Villordsutch reviews Far Cry Primal…
In the break from our normal numerical Far Cry series and our beloved, ever so psychotic, very vocal person of hatred, Far Cry Primal takes us back to 10,000 BC, to a time where the only thing that matters is survival.
The whole feel of this new universe has changed; if you were to step instantly from Far Cry 4 into Far Cry Primal you would stumble and rapidly run out of arrows within an instant. Gone are the numerous pieces of tradable loot for high-damage ammo and in come reeds, wood and flint to create the perfect arrow, club or spear. Even the idea of trading and money is clearly out of the window; you’re here to survive and unite your people – the Wenja – and in this graphically beautiful world that’s what you’re going to do.
After the brutal introduction of Far Cry Primal we find our protagonist of the story, Takkar, enter the rather vast valley of Oros and it’s here we must begin our journey to unite the splintered family of the Wenja, who have become strewn throughout the many nooks and crannies of this land. On your travels you come across numerous major characters who aid in the evolution of your tribe including the Shaman who upon a vision quest, leads you on the path to taming the animals of Oros starting with an owl. It’s your life goal to unite the Wenja, however it’s not going to be easy with the flesh-eating Udam and the fire-masters Izila tribe encroaching into Oros also.
As mentioned above Far Cry Primal isn’t Far Cry 4, this game is for the hardened player. There are no vehicles you can set onto “drive” that will happily take you to your destination, you can’t plant landmines to take out a woolly mammoth or two, and you can’t zoom in with a 12x Sniper scope to take out a high-ranking Izila leader sitting cosy in the middle of a camp. Everything here is designed to feel like you’ve earned it. You only gain the use of transport via Sabertooth tigers and bears once you’ve a) tamed the beasts and b) unlocked the skill points, so up until that moment you’ve got to get out there and complete the numerous missions to get the XP and skill points.
The use of your tamed beasts is something quite brilliant; each have their own skillset and it’s not just placed on strength, skill or speed. Take a minute to check out their skills for they could save you valuable time in foraging for materials or skinning other animals or even marking enemies; even skilling up your Owl – which is used for marking enemies – can bring in devastating aerial attacks. Of course as you progress you also gain the ability to ride the bears and the Sabertooths tiger too.
The valley of Oros is both amazing to look at and it’s rather massive; it’s made even bigger by the fact for most of the game you have to cross it by foot. There’s a smart introduction of a snow capped area to the north which Takkar’s clothing is unsuitable, leading to you gathering not only more useful members to your growing community, but also rare supplies too, so your clothing can be altered. This world is covered in resources and using your “Hunter Vision” – you detect them throughout the land easily, and gathering more members to the Wenja tribe you will see your daily stash filled up as they too go out collecting for you.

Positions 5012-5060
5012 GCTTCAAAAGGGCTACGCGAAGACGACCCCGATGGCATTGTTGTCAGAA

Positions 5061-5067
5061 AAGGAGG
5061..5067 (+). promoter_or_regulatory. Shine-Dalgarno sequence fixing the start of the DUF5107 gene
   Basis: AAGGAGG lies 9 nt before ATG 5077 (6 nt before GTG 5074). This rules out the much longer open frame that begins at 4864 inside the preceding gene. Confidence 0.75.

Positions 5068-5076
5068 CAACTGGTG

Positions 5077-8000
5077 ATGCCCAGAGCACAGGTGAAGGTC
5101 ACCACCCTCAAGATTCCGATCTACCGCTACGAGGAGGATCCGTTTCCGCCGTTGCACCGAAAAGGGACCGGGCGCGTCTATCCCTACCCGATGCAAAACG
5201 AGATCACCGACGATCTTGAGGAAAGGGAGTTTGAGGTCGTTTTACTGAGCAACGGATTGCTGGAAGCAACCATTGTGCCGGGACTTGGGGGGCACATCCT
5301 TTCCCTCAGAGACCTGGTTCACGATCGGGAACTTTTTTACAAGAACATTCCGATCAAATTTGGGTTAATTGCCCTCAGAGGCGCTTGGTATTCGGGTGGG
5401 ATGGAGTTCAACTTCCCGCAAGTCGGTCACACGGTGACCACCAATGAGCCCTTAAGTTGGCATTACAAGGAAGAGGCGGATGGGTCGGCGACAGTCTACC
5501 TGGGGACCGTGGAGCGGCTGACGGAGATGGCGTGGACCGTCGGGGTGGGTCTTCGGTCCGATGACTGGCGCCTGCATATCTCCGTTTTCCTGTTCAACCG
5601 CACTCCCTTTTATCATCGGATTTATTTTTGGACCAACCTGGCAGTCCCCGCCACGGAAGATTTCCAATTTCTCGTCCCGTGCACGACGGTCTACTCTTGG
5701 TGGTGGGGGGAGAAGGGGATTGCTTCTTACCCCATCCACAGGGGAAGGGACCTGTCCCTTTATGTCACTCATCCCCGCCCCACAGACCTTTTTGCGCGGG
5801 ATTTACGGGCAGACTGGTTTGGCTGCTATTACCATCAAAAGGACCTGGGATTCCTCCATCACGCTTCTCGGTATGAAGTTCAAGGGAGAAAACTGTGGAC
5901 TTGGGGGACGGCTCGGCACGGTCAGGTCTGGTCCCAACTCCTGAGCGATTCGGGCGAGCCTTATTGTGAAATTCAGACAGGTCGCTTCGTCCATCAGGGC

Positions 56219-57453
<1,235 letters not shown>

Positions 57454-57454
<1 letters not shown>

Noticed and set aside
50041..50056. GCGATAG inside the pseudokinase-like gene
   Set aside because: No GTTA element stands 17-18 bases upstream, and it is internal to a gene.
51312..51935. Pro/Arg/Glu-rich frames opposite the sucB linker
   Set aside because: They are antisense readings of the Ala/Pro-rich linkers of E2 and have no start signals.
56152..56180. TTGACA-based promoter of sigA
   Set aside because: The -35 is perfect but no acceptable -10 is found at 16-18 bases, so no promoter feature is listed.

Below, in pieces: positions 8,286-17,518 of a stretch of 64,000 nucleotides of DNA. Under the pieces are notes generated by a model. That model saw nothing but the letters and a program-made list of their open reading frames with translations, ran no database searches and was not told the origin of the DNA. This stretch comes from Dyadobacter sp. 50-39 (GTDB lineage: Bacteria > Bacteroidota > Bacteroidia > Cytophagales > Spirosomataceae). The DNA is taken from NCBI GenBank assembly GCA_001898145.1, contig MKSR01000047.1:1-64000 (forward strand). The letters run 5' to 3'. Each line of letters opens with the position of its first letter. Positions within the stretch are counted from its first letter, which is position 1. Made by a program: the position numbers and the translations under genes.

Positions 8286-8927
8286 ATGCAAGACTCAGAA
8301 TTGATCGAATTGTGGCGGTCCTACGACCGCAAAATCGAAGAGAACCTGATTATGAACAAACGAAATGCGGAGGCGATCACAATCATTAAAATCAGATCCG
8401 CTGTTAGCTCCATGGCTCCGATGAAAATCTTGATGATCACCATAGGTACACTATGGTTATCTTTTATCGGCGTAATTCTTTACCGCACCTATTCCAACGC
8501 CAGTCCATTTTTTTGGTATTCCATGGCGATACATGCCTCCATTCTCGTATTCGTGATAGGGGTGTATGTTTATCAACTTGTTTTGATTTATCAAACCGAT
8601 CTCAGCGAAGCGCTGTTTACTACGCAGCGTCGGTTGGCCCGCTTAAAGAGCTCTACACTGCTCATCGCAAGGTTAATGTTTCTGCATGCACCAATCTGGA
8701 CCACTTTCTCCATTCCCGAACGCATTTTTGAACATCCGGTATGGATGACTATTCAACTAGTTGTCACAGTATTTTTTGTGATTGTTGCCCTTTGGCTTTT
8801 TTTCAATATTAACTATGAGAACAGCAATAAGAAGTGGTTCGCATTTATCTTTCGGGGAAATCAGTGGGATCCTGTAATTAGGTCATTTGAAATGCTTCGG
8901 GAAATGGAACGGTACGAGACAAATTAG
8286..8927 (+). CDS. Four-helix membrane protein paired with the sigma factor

What is lacking from Far Cry Primal is the charm of a really good villain. Yes we have Ull the leader of the Uldam who is extremely brutal, however he isn’t Pagan Min or Vaas. He has no character, no humour and I’ll be honest if it wasn’t for the fact he was a flesh-eating, murdering cave-dweller you can’t understand why he’s here. I know the world cannot be full of flamboyant evil doers like those mentioned above, however this is what Far Cry Primal lacks, without the humourous or psychotic interruptions throughout the, ‘Go there’, ‘Defend this’, ‘Rescue them’, quests you start to get a slight feeling of ‘rinse-and-repeat’ after a while. You’re glad when you visit Urki, the rather nice but dim Wenja, just to bring a smile to your face during the killing and arrow fletching. Granted it would have been difficult to introduce an enemy monologue within these brand new languages created just for the game (and without a walkie-talkie), however it’s still an important missing element.
Far Cry Primal is an very enjoyable game. You have a new take on an old play-style, you’re made to work for your accomplishments also you’ve been given the ability to not only send a bear into battle but to ride a Sabertooth tiger across a fern strewn world, this is something everyone should experience. However, the lack of psychotic interruption, helping with the narration, throughout the story makes the game feel – on occasion – ever so repetitive; still we always have goats to bother and sabertooth tigers to ride.
+ Feeling of accomplishments with the game
+ Far Cry Primal looks stunningly beautiful
+ The introduction of taming beasts soon makes you forget not having a sniper rifle.
– Without vocal evil doer narrating (or even yourself) the game can feel rather repetitive on occasion.
– Due to the above con the quests can feel ever so slightly similar.
See Also: – All Flickering Myth’s Far Cry Primal coverage click here.
For more information about Far Cry Primal, visit the Ubisoft website. Far Cry Primal is out now on the PS4 and Xbox One, expect to see it arrive on the 1st March for the PC.